Story by Aitana Yvette Mallari
Photo by Loren Worthington
It was a decision made 15,000 feet in the air.
Somewhere in the stratosphere between California and Arizona, the parents of 12-year-old Alicia Draper thumbed through an article as their plane transported them from one chapter of their life to the next. They had planned to move to the Grand Canyon state. What they hadn’t planned for was reading about Camelot, an organization dedicated to therapeutic horsemanship for children and adults with disabilities.
“Oh, this would be fun,” they told Draper, who has cerebral palsy. “You’ll get to ride horses and you’ll have a good time.”
Draper agreed. Then again, it wasn’t surprising. For most of her life, family decisions weren’t just made—they were made for her.
They applied to Camelot. Alicia was put on a waitlist and didn’t arrive until a year later.
The location of Camelot’s sole facility in Scottsdale, much like its mythological namesake, is hidden except to those on a mission to find it. The journey may involve sharing the road with a horse or the occasional tumbleweed.
By the time she stepped on the premises, Draper thought she had signed up for a glorified pony ride. She figured she’d just get on a horse, get off, maybe do some stretches and physical therapy, much like what she had already done in California.
Instead, she met Eileen Szychowski, the founder of Camelot.
Szychowski, a self-proclaimed ‘walking quadriplegic,’ used crutches and according to Draper was both inspiring and intimidating.
“She was just a person that didn’t take no for an answer when it came to independence with people with disabilities, especially around horses,” Draper said.
It was no pony ride.
Draper’s schedule included grooming the horses, bonding and tacking, which meant putting on the saddle and bridle.
“If you couldn’t physically do it, you better know how to do it,” Draper said.
Students aren’t given a horse and left to fend for themselves, but they aren’t coddled either.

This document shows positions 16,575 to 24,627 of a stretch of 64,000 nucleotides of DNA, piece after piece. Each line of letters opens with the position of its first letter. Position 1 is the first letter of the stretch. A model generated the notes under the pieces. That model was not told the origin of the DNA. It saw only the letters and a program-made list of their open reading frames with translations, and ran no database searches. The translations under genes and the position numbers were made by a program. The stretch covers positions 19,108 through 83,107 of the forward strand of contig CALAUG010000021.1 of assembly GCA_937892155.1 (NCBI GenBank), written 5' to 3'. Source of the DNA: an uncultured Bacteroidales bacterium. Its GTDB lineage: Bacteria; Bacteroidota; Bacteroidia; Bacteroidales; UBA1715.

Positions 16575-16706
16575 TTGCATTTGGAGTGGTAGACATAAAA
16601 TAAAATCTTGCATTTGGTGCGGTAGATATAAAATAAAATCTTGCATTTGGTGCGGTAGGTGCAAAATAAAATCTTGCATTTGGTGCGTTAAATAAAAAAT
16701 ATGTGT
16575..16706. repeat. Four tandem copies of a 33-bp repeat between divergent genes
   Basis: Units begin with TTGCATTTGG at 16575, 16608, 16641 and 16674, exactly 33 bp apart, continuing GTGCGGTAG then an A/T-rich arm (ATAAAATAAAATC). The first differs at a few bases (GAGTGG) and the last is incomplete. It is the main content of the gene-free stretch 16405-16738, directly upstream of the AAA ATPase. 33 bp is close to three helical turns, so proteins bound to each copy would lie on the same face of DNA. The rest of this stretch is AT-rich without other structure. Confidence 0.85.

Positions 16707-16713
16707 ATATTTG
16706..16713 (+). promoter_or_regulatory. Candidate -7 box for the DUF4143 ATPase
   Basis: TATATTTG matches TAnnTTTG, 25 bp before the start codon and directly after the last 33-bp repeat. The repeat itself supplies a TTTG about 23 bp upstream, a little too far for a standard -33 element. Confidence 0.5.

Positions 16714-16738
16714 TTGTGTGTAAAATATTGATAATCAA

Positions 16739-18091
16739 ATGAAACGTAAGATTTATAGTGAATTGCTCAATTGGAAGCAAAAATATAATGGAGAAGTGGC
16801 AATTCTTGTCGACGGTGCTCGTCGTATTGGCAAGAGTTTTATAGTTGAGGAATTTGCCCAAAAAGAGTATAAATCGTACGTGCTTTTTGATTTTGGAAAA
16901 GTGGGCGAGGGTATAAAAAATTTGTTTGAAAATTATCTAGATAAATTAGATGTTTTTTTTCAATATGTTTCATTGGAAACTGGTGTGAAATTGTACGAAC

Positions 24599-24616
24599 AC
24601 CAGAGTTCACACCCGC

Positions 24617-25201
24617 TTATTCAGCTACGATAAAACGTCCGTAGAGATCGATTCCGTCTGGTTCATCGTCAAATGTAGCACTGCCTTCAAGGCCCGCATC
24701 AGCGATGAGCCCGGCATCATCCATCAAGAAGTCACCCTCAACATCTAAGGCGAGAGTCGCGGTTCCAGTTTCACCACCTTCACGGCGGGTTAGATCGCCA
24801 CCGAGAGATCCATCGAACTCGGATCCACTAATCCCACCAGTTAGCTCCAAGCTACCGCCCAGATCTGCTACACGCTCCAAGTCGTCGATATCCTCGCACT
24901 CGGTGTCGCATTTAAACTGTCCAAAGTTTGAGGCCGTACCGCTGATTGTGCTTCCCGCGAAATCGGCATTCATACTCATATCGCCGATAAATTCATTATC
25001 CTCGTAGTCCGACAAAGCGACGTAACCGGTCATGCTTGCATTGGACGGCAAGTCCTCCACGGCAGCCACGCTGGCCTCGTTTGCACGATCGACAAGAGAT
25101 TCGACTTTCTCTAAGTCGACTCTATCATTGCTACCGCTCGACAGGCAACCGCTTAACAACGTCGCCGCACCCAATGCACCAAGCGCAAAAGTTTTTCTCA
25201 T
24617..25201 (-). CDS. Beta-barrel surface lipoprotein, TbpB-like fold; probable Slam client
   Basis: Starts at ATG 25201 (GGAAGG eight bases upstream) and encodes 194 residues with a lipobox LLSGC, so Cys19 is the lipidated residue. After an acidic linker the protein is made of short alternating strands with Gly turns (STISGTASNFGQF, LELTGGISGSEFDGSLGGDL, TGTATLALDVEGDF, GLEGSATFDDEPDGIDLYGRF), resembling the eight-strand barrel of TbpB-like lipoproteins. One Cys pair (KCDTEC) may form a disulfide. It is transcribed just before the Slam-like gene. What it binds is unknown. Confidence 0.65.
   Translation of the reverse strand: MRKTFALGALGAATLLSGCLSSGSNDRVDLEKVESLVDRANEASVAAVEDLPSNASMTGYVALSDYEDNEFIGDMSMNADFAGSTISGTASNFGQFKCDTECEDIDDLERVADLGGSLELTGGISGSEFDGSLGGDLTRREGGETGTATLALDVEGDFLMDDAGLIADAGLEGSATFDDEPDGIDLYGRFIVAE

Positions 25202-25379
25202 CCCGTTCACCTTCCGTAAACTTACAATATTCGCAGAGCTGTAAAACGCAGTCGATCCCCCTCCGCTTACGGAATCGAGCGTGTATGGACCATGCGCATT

“We have a curriculum, so there’s no need to stress about it. But you are in charge,” Draper said.
It was a wake-up call Draper never knew she needed.
“You need to get yourself together,” Szychowski said. “You’re not even taking a shower by yourself.”
She was right.
Until then, Draper hadn’t been practicing any independent living skills. Seeing Szychowski’s control over eleven-hundred-pound horses with a physical disability stirred something inside her.
“I could draw strength from her,” Draper said.
Draper stayed in Camelot until she was 18. During that time, she learned how to drive with hand controls and mentored a girl with cerebral palsy who reminded her of when she first started.
Afterwards, Draper decided to get her associate’s degree. She then went on to earn her bachelor’s degree at the Walter Cronkite School of Journalism and Mass Communication at Arizona State University. From there she moved on to motivational speaking, even completing an exchange program in Mexico and working for Walt Disney World.
A decade after leaving Camelot, she woke up in the middle of the night.
“I really miss horses,” she said to herself. “I really miss being around Camelot.”
Draper holds a microphone close as she surveys her students from outside the arena. Their names are Kate and Karen and they lead their horses with Draper’s guidance.
Kate’s sitting up much straighter than last week. Karen’s looking more confident with the reins. Draper lets them know, her voice delicate yet firm.
“I’m going through the process to become a PATH Certified Instructor, which is the certification process called the Professional Association of Therapeutic Horsemanship,” Draper said.
It’s been seven years since she returned to Camelot. Szychowski had retired and passed on her executive director position to Mary Hadsall.
“I came on after she had already graduated as a student,” Hadsall said. “I’m very proud of her and it’s really been an honor to work alongside her.”
Much like the founder, Hadsall believes that at Camelot, every student has the right to risk.
“So many of our students are told, ‘no’ again and again based on the fact that they have a disability,” Hadsall said. “Here at Camelot, we try to think outside of the box and to really embrace our students’ right to risk, while providing the safest riding experience possible.”
Aitana Yvette Mallar
Aitana Yvette Mallari is an online media journalist who runs on caffeine and WiFi. She’s lived in the Middle East, Asia, and both coasts of the US and writes about health, tech, and amazing people doing amazing things. She is studying at the Walter Cronkite School of Journalism and Mass Communications and probably has a deadline to get to.